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Discussion Starter · #1 ·
Hi Everyone

I have a 2012 Chevy Cruze 1.8l LUW Manual Trans 148k. Unfortunately I had a spark plug shoot out of my cylinder head not once but twice stripping the spark plug threads beyond repair. So I decided to replace the cylinder head. The car is 95% back together just a few finishing touches I have not started it yet an I’m having second thoughts.

Im worried about timing. Although I got the timing marks correct I had to uninstall the cam sprockets from old head and reinstall on new head. If anyone here is familiar with the timing tools on a 1.8 there is a bar you slide in to a channel on the ends of both cams. After I torqued the new cylinder head to the block I realized one of the channels of the cams was perfectly horizontal and ready for the timing bar to be inserted while the other was almost vertical and cam would need to be turned in order to get the channel in position for the timing bar. It was the cam nearest the front of the engine I believe it’s the exhaust cam. I turned it clockwise until the channel in the back was able to accept teller timing bar. My question is how do I know this is tdc for the top end of the motor?

Additionally, I know I have the bottom end at TDC because I could see the pistons to verify/ timing marks lined up on crank gear and block/I used a flywheel lock to ensure the pistions would not move. But now I read about getting it at tdc on the compression stroke but I’m not sure if I was on the compression stroke when I locked the pistons at TDC. My question is how big of a deal would it be if I was not on the compression stroke but still at TDC when I start the motor for the first time?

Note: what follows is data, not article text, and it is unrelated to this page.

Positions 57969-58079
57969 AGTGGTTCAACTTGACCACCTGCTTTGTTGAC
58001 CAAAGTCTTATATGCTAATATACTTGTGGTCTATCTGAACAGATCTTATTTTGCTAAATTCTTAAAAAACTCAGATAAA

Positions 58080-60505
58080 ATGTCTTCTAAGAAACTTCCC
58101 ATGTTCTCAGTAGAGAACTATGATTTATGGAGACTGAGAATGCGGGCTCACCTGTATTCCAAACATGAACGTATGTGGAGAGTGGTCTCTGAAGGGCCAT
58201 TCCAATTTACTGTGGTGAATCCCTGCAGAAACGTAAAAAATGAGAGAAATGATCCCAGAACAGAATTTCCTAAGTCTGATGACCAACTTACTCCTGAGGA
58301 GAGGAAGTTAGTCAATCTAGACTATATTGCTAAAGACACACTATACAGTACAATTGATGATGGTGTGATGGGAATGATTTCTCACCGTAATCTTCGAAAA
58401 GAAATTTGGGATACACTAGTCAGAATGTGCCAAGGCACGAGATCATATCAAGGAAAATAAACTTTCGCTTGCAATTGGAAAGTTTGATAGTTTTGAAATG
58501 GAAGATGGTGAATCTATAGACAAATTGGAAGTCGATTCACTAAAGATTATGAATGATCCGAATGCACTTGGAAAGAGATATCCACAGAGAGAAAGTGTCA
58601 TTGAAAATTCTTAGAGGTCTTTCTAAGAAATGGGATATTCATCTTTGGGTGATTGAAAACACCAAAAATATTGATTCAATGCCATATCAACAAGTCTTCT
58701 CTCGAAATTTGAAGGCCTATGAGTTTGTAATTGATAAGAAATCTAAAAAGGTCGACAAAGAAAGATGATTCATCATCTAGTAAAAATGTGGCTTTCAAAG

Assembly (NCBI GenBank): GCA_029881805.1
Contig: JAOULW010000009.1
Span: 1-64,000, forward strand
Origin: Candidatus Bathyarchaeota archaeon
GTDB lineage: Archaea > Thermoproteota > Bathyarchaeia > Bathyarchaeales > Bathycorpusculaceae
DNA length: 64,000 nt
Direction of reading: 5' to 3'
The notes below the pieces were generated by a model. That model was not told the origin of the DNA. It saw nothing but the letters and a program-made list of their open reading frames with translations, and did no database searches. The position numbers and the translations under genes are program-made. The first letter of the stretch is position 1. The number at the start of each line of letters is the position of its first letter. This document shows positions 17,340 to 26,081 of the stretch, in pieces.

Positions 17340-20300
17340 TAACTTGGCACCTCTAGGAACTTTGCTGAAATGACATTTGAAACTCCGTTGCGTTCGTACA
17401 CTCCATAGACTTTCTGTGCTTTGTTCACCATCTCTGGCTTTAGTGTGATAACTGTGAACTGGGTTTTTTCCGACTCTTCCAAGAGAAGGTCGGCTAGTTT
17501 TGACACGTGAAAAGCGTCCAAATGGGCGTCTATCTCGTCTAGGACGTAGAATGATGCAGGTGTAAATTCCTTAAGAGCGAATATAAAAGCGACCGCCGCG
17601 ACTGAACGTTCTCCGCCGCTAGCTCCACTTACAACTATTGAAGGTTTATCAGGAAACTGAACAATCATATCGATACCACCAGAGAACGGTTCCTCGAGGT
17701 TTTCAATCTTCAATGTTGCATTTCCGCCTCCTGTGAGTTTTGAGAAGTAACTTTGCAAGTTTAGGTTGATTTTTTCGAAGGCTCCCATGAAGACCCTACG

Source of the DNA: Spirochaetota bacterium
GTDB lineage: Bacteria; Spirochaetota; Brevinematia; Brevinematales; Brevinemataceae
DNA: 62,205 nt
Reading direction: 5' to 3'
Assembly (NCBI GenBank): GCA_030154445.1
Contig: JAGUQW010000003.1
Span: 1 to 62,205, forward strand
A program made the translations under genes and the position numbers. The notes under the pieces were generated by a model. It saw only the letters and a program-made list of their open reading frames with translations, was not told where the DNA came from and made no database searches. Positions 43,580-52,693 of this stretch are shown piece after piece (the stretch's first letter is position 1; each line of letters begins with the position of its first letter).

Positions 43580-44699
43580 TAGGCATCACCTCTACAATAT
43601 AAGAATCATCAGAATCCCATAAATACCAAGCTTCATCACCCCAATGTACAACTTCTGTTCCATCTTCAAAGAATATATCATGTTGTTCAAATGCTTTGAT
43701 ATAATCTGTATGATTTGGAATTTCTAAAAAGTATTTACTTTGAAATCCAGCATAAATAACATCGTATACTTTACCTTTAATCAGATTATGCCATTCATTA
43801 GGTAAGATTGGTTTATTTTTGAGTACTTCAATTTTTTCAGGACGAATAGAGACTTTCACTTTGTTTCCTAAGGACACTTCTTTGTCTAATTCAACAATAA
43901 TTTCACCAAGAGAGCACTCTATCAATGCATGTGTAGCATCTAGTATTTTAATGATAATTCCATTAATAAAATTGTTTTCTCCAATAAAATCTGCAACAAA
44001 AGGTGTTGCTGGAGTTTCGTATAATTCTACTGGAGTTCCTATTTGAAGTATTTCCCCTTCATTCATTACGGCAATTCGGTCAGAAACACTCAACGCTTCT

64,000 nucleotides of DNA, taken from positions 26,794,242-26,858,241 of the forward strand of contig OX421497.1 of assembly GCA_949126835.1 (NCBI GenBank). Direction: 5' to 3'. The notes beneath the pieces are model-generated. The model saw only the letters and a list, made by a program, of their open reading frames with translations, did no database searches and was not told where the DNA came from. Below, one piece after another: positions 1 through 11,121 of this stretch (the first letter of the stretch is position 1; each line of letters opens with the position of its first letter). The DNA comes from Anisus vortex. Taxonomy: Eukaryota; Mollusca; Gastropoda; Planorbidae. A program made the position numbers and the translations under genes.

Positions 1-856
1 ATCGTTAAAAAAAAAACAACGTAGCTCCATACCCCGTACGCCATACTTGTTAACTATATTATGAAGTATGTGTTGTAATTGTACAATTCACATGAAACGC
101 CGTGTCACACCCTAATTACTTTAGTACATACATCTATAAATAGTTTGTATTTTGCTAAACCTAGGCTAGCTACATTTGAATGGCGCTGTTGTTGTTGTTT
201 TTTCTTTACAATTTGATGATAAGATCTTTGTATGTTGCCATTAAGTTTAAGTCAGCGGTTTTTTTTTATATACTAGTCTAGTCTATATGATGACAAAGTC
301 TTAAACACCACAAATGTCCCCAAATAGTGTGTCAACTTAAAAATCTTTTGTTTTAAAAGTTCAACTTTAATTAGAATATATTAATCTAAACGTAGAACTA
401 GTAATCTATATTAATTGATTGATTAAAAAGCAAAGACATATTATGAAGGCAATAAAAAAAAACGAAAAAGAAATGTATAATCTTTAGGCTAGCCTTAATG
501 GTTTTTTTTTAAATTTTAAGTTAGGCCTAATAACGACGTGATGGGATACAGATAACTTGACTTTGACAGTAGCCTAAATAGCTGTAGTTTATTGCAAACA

between the two questions I’m worried that I might have gotten the timing wrong and could cause catastrophic damage when I try to start. Im almost done with putting the car back together just need spark plugs/ fluids/ install air filter box but if I need to tear it back down to the timing belt to get it right I will. Any help is appreciated.
 

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The piston is at TDC. There's no stroke.

The position of the cams is what determines the stroke. The cams either neither to be exhaust closing intake opening. Or 180* both closed.

Generally speaking. But the actual cams lining up might be different positions.

There used to be marks to line up. Apparently that method isn't used anymore.
 

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Discussion Starter · #4 ·
Okay so I feel better about the bottom end just need to sort out the top end. A little more detail I aligned the can channels and put the bare in to lock the cams then installed the cam sprockets with the timing marks aligned and sprockets where locked with locking tool before I torqued down the cam sprocket bolts. so the engine timing marks are fully aligned top end and bottom end .. I’m just worried if the position of cam was correct when I installed thr sprockets
 

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2015 Chevrolet Cruze LT 1.4L Turbo
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I don’t believe e so I was able to turn the sprockets freely without the cams moving before I put the sprocket bolts on. It’s just a circle so you can insert the sprocket anyway you want
Is there a timing alignment tool kit for the 1.8L LUW?

That's how the timing is set on the 1.4L LUJ.
 

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Discussion Starter · #8 ·